By Mary Petersen
My husband’s Aunt Elaine is turning 95 this month. Forty-nine years ago when he moved to California, he stayed with Aunt Elaine’s family and she is like a second mother to him. In fact, she’s like a second mother to everyone who knows her. She’s a grandmother of 11 and a great-grandmother of 21. Every Christmas she remembers each family by baking cookies and breads for all of us. (That’s a lot of baking!) At parties, Aunt Elaine is dressed in matching pastels with color-coordinated shoes and accessories. She still lives alone, but lately she and her family are considering whether it’s time for her to have more assistance.
Throughout her life, Aunt Elaine has enjoyed, perhaps insisted on, independence. Her soft-spoken demeanor (I have never heard her raise her voice) belies her inner tenacity and quiet strength. When Elaine and her family moved to California and her husband didn’t have work, she took a part-time office job. Then she attended community college, earned an AA degree in business, and in her forties, became the office manager of a company overseeing mostly male employees.
Having lived alone since her husband passed away over 30 years ago, Aunt Elaine has created a fulfilling lifestyle centered on her family. She delights in new experiences and is fortunate to have traveled extensively, eagerly learning about other cultures and creating scrapbooks of her life-changing excursions.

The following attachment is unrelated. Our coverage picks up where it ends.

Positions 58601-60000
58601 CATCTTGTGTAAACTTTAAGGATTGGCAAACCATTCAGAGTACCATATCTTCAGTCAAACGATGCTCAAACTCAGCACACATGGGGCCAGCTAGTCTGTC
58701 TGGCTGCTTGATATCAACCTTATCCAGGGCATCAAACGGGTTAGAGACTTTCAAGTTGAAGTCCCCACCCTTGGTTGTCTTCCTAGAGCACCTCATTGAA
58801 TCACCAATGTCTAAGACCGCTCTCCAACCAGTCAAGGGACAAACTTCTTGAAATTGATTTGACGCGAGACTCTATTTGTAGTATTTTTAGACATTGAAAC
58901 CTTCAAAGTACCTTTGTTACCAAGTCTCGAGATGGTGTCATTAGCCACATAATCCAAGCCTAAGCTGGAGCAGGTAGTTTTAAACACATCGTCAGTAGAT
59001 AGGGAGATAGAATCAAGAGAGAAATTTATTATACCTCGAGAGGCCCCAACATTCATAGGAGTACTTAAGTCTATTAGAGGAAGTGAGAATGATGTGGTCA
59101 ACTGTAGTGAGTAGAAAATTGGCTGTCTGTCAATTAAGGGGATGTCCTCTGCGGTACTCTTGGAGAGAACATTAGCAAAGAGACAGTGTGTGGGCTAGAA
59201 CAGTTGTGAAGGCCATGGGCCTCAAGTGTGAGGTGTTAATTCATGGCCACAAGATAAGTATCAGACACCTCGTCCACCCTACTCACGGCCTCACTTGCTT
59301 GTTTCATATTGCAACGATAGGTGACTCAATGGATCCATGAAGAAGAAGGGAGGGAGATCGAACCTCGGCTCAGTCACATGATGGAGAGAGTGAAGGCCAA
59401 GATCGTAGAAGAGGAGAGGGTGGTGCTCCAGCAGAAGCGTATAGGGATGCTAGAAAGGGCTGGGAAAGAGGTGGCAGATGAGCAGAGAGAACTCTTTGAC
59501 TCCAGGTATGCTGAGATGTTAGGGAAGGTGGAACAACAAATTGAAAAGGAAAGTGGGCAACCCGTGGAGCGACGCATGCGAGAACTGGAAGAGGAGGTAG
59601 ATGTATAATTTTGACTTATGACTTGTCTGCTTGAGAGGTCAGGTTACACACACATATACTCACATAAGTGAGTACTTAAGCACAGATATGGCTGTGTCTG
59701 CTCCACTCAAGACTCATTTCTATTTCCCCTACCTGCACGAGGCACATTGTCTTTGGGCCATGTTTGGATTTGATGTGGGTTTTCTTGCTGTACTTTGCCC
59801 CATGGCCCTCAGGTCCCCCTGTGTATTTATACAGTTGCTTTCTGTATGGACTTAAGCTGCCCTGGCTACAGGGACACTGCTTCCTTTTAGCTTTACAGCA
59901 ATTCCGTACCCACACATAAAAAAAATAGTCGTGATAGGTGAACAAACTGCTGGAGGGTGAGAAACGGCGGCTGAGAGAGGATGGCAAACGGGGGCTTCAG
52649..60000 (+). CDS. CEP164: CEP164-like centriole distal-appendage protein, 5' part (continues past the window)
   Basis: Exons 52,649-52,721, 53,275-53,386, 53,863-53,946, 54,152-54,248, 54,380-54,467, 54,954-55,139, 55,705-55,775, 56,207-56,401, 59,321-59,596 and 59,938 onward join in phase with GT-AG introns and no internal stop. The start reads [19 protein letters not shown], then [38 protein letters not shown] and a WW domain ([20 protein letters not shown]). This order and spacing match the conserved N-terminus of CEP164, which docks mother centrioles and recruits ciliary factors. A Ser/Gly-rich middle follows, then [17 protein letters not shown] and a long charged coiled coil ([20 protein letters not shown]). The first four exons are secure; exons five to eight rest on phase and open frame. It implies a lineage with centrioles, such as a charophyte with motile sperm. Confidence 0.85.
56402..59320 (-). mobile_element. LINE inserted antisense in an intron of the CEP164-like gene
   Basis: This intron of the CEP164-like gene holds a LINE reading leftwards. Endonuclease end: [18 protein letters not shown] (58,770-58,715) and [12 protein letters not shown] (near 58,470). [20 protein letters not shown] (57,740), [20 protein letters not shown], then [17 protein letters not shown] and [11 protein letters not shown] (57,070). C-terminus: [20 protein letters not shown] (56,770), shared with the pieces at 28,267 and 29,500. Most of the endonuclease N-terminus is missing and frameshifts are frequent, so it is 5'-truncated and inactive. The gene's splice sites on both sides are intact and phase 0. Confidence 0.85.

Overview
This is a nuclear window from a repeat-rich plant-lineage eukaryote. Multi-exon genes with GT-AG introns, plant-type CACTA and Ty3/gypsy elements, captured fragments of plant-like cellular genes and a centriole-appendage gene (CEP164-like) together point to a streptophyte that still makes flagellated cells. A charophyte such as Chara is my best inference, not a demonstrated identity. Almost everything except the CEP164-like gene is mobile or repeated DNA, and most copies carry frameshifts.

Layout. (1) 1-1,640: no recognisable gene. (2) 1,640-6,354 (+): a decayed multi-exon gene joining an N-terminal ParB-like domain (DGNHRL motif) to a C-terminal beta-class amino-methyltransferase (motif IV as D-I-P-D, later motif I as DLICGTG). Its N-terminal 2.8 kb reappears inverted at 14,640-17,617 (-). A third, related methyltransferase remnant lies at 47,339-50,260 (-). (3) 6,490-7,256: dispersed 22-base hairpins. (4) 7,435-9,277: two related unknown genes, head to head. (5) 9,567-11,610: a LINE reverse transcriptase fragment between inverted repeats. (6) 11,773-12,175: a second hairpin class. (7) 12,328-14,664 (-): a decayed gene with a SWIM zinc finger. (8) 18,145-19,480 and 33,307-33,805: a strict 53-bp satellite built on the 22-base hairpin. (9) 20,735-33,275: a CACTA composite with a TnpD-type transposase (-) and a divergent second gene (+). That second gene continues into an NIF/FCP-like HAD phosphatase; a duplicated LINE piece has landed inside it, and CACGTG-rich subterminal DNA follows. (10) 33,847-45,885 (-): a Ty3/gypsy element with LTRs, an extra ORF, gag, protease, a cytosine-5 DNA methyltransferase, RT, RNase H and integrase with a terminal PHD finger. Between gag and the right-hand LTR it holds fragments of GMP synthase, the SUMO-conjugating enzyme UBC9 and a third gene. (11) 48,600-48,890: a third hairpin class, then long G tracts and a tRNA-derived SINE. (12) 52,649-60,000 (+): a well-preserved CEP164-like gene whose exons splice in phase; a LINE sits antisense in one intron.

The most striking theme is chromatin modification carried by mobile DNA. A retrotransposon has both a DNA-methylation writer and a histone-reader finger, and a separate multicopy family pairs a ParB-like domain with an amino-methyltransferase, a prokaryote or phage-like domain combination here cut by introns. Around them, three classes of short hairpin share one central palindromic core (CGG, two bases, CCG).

It isn’t that Aunt Elaine has never faced depression. She has encountered hardships and tragedies, most recently, the death of her youngest daughter. Yet despite misfortune, she faces each day with resilience and strength. Accepting the bittersweet ebb and flow of life helps her to carry on. “When I feel down,” she says, “I try to think positively, recall good memories, keep busy and read inspirational stories.”
Perhaps Aunt Elaine’s greatest asset is her flexibility. Years ago when she needed to relocate out of state, she looked at it as an adventure, an opportunity to explore new sights and relationships.When the time came to renew her driver’s license at 90 years old, Aunt Elaine made the decision not to renew. “I think it’s time,” she said. “When I get in the car, I feel anxious, and that’s not a smart way to be behind the wheel. I’m hanging up my keys.” Such wisdom, flexibility, and dare I say maturity?
Now she has the same perspective. When given the choice to stay with her daughter, have caretakers live in her home, or live in her own apartment in an assisted living facility, she determined that the latter was the best choice for her. “I’m ready to go on. I have been depending on others more and more,” she says. “This will be a whole new adventure. And I think I noticed a few men there on our last visit.”
I’m making a mental note to evoke Aunt Elaine as I move through each stage in my life. Not resentful or resistant, she embraces each transition with flexibility and an open heart. She teaches me to accept life as it unfolds, to bend without breaking as I adjust to ever-changing circumstances.
Mary Petersen is a retired COC English Instructor, 30 year SCV resident, and two-time breast cancer survivor.